Other prints by Vertue included in Vetusta Monumenta—notably Plate 1.8, based on a drawing by William Stukeley (1687-1765) showing the ruins of the Roman town of Verulamium—combined visualizations of the same site that evoked different moments in time (i.e. the ancient past when the Roman walls of Verulamium were still intact, and the eighteenth-century present in which fields were enclosed and tilled, revealing the remains of the Roman town). Although Vertue did not use this particular technique of creating a temporal palimpsest or collage view in the castle series, the print of Knaresborough, among others in the series, nevertheless exemplifies techniques Vertue use to combine different temporal moments (Smiles 2017). Plates 1.41 and 1.46, for example, each populate views of Lancaster Castle and Tickhill Castle as they appeared in the sixteenth century with the figures of two touring antiquaries, whose dress and posture resembles that of the modern-day antiquaries whom Vertue shows exploring the medieval ruin of Furness Abbey and the remains of Waltham Cross in Plates 1.8 and 1.27.

Besides inserting the stone wall with its ambiguous historical associations into the margin of the Knaresborough print, Vertue also eliminated the aforementioned four human figures that appear on the original drawing and that link the castle most explicitly to an earlier historical moment. Vertue swapped out this group against conventional staffage figures that contribute to the agricultural theme of the print but cannot be tied to any particular historical period. A group of three figures are shown with a horse close to the timber bridge leading to the gatehouse: their classical robes bring to mind the contemporary vogue for the georgic mode. A second group, consisting of two adults and two children and dressed in what appear to be more modern clothes, are headed towards the watermill. Vertue’s compositional choices—his insertion of picturesque details and of a stone wall that evokes the eighteenth-century present rather than Knaresborough’s sixteenth-century past; his displacement of the medieval monarchs with staffage figures of timeless agricultural laborers—throw into sharp relief the process of aesthetic translation that characterizes Vertue’s work on the full series of castle prints. In each instance, Vertue worked with Elizabethan outline drawings that depicted features relevant to Cave’s survey but made little attempt to insert these castles and buildings into an attractive, detailed landscape. Vertue adapted his source material to the aesthetic conventions of early eighteenth-century topographical engravings, but he did not correct the Elizabethan artist’s limited skill in perspective, as can be seen, for instance, in the impossible angle of the bridge crossing the River Nidd in the upper right corner of the print, or in the exaggeration of the angles at which different parts of the castle wall meet to the right of the gatehouse.

The visual oddity of the Knaresborough print and the series as a whole, when viewed alongside other plates of medieval buildings in Vetusta Monumenta, such as Plate 1.35 of Colchester Castle, is a product of the friction between the plates’ early eighteenth-century picturesque aesthetic and their Elizabethan source material (including the defective perspective of the original drawings). Travel and the availability of prints by Samuel Buck and others must have familiarized many members of the SAL with the present, ruined state of the duchy castles. Vertue’s prints, by contrast, restored Knaresborough and the other castles to their sixteenth-century splendor, but they also embedded these castles in richly detailed landscapes into which the eighteenth-century viewer could insert him- or herself (notably by identifying with the touring, modern-day antiquaries that examine Lancaster Castle and Tickhill Castle in Plates 1.41 and 1.46). Vertue’s design of these prints invites speculation that their value to the members of the SAL might have consisted not only in the manner in which they made available archaeological information about long-destroyed medieval castles, but that some members might have been equally attracted to these plates’ ability to serve as vehicles of imaginary transport, inviting the viewer to step into the past.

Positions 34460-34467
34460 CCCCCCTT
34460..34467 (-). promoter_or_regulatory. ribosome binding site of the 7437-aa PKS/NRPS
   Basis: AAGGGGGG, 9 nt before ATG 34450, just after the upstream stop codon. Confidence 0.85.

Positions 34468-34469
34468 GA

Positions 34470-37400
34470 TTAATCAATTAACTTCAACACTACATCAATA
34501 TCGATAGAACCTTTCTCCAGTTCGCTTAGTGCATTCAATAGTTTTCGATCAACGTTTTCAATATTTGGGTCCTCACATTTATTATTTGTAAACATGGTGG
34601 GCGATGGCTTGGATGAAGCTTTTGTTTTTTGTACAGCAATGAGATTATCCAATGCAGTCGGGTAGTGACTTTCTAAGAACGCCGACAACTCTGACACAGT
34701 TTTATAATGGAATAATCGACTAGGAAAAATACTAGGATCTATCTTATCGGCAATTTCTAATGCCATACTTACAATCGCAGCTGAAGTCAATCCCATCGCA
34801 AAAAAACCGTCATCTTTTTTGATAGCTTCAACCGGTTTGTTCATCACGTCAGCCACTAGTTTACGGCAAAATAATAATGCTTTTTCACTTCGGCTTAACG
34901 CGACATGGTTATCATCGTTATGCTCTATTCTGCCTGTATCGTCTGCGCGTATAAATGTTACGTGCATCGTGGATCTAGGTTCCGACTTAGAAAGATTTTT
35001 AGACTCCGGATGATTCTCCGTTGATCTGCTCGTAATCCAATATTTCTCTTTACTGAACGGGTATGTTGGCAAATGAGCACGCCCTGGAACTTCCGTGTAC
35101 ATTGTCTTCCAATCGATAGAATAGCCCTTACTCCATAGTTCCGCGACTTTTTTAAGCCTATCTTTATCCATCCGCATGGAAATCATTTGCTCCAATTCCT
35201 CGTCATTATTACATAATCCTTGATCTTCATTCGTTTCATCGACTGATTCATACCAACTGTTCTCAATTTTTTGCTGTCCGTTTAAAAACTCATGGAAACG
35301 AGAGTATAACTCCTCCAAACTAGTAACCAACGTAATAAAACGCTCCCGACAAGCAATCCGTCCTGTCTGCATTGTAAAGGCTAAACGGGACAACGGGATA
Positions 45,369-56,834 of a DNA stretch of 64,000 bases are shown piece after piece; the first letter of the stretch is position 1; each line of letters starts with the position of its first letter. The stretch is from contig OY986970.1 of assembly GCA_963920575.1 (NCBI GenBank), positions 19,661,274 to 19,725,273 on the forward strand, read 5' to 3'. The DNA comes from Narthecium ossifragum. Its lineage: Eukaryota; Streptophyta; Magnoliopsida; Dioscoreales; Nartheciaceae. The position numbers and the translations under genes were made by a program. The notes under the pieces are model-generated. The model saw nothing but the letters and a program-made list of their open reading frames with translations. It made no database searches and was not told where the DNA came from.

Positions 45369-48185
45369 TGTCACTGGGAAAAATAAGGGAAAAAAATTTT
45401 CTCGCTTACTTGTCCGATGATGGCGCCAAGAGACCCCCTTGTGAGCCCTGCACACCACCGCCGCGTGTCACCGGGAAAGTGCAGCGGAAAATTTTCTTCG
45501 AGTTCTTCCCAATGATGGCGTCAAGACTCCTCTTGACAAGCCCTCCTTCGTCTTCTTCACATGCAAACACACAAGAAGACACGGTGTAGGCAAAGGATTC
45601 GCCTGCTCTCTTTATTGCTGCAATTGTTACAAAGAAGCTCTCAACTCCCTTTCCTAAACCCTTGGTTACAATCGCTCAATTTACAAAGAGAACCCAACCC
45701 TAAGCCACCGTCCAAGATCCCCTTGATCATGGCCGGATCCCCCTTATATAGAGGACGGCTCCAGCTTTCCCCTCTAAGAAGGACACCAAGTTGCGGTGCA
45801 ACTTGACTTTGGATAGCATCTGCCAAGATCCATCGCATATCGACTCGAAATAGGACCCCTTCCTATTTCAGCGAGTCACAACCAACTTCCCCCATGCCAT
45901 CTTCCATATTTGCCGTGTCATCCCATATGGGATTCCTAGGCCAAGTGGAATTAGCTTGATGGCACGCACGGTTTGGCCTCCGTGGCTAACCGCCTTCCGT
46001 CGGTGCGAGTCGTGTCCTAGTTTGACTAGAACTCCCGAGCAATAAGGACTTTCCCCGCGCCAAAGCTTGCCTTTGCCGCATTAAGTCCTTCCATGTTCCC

Works Cited:

Buck, Samuel and Nathaniel Buck. (1721) 1774. “The South View of Knaresborough-Castle in Yorkshire.” In Buck’s Antiquities. Vol. 2. London: Sayer.

Dixon, Philip. 2016. “The Donjon of Knaresborough: The Castle as Theatre.” In Late Medieval Castles, edited by Robert Liddiard, 33-48. Woodbrige: Boydell.

Grainge, William. 1871. The History and Topography of Harrogate, and the Forest of Knaresborough. London: Russell Smith.

Grose, Francis. 1785. The Antiquities of England and Wales. Vol. 5. London: Hooper.

Hoyle, R.W. 1992. “Introduction: Aspects of the Crown’s Estate, c. 1558-1640.” In The Estates of the English Crown, 1558-1640, edited by R.W. Hoyle, 1-57. Cambridge: Cambridge University Press.

Knaresborough: Perspective View of Knaresborough Castle. 1561. MR 1/14. The National Archives, Kew.

Mitchell, Rose, and Andrew Janes. 2014. Maps: Their Untold Stories. Map Treasures from the National Archives. London: Bloomsbury.

Place, Francis. 1711. Knaresborough Castle […]. Prints and Drawings. 1850,0223.819. British Museum, London.

Ryder, Peter F. 1982. The Medieval Buildings of Yorkshire. Ashbourne: Moorland.

Smiles, Sam. 2017. “Material Witness: The Imaging of Historical Sites.” Word & Image 33, no. 3: 240-56.

Society of Antiquaries of London. 1718-. Minutes of the Society’s Proceedings.